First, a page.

"'Reagan Library' might be best described as exploratory hypertext fiction. In this work, [Moulthrop] has created an eerie world, reminiscent of the game Myst and its sequels, which seems to require a particular state of mind, a suspension of disbelief, and a total immersion into a new and unexplored universe.
Each page presents a few paragraphs of text and an image. The images, composed of strange retro-futuristic buildings in foreign marine landscapes, have clickable elements that permit the exploration of the world either by zooming into a particular aspect of the panorama or by presenting alternative views of a building or some other part of the landscape. The text, albeit in a less evident manner, also includes hyperlinks as well as text in italics, which we are told ' . . . represent[s] important messages from the Library.' This gives the Library itself the status of a character, and one that is attempting to deliver a message to the explorer.
As an alternative reading mode, one could simply follow a sort of prescribed order from page to page. With all these possibilities, the reader might find himself confronted with similar issues to those presented by the Argentine writer Julio Cortázar's novel Hopscotch (Rayuela), in which the possible orders of reading (following the numerical order, stopping at chapter 56 or following the prescribed table) generate only two of the many possible readings of the book. So, in the same manner and by a combination of elements, Reagan Library could also be read in many different ways." -- Leonardo Flores, I Love E-Poetry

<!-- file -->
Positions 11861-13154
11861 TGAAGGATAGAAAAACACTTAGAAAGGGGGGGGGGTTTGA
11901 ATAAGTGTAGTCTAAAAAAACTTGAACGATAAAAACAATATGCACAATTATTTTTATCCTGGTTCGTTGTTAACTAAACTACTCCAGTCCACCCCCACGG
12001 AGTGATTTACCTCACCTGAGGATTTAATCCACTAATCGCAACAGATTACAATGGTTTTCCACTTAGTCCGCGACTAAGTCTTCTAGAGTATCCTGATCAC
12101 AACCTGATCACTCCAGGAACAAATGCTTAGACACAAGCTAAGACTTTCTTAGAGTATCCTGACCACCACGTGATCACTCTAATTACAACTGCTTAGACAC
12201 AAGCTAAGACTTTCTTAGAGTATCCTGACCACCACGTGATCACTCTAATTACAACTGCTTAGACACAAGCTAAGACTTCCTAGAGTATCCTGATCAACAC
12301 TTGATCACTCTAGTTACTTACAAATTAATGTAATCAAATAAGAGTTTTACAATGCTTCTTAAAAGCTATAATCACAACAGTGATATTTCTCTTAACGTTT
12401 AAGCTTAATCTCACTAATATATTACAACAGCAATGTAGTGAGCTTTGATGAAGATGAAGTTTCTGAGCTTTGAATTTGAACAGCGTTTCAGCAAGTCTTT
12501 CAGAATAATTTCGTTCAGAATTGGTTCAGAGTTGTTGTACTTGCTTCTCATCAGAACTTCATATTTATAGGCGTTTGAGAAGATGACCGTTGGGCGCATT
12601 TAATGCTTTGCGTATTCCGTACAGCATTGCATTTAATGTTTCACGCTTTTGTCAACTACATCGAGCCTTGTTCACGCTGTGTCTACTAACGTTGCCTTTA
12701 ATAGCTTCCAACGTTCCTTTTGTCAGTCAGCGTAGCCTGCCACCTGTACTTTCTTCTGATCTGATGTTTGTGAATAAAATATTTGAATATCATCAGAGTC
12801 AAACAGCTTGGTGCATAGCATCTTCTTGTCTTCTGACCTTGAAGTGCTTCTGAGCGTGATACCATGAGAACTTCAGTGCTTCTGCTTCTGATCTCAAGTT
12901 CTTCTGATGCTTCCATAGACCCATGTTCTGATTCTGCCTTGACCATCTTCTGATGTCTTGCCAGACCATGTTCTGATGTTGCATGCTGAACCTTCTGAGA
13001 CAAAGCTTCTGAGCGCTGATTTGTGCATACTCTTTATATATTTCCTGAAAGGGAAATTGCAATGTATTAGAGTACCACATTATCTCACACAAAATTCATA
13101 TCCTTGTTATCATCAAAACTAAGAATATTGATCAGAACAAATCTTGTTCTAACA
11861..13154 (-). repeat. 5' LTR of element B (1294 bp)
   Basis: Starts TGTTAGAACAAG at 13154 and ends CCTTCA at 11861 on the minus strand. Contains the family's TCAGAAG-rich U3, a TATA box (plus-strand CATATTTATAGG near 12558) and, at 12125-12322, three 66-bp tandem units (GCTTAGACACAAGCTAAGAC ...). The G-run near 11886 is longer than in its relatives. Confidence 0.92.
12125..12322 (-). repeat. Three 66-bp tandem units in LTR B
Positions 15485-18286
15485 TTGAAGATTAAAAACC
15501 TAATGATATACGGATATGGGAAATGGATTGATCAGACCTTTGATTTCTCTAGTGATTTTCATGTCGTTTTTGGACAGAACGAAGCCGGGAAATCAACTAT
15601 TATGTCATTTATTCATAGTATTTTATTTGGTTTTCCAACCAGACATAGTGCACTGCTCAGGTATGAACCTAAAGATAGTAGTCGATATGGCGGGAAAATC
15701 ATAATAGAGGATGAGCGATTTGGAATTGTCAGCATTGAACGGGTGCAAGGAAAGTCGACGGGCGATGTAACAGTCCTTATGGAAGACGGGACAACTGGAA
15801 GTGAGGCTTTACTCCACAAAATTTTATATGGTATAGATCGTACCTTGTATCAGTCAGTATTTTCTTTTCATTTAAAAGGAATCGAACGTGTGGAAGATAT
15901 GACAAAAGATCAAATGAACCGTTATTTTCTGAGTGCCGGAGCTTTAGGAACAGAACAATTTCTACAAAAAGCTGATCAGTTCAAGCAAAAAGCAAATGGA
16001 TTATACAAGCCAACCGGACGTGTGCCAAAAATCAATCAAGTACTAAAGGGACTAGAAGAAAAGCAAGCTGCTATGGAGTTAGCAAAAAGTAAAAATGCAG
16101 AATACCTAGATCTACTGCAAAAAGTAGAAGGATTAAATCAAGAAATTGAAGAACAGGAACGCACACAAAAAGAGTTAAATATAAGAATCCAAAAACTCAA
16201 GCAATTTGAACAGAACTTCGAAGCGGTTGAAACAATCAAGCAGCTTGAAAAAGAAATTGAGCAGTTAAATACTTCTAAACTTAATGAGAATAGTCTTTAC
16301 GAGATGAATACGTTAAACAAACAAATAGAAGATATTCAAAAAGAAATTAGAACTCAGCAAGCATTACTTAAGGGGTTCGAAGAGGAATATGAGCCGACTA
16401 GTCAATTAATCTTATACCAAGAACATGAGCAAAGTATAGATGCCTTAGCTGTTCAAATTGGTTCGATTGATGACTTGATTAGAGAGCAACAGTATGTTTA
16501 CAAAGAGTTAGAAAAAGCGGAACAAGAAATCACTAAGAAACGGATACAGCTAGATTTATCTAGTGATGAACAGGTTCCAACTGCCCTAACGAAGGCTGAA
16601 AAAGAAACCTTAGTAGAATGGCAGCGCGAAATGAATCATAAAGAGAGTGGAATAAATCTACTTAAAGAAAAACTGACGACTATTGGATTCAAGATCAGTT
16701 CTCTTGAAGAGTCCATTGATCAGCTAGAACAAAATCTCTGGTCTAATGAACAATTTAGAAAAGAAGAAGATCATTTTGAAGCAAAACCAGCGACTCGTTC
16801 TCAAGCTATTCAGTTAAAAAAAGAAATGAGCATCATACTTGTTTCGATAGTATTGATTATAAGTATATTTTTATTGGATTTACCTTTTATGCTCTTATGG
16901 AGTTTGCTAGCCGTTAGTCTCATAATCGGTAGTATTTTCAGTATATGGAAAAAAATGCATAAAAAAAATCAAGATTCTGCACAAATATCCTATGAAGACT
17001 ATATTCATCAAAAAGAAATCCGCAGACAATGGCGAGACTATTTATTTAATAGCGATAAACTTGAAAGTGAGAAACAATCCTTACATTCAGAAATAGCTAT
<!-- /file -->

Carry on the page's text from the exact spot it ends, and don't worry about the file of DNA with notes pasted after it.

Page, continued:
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Riding the Meridian
Published in 2001 by Riding the Meridian.
This copy was given to the Electronic Literature Lab by Jennifer Ley in Spring of 2019.
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The Electronic Literature Collection Volume 1
Published in 2006 by Electronic Literature Organization.
The ELO gave this copy of the work to the Electronic Literature Lab in 2018.
The Stuart Moulthrop Collection
An unpublished copy.
Stuart Moulthrop gave this copy to Dene Grigar in 2020.
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